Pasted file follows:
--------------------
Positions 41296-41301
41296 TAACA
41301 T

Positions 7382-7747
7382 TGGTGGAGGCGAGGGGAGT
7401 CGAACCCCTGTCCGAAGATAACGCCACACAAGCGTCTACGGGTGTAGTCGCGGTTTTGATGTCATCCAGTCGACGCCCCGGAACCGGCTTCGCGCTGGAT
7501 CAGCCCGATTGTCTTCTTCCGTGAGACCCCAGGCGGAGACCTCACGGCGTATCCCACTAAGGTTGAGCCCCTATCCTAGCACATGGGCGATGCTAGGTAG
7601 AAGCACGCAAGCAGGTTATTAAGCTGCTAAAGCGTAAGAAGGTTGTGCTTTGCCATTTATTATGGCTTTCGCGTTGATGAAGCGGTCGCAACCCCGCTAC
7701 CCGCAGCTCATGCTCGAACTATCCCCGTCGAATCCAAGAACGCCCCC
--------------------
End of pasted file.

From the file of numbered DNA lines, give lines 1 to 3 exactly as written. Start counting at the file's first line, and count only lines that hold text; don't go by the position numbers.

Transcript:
Positions 41296-41301
41296 TAACA
41301 T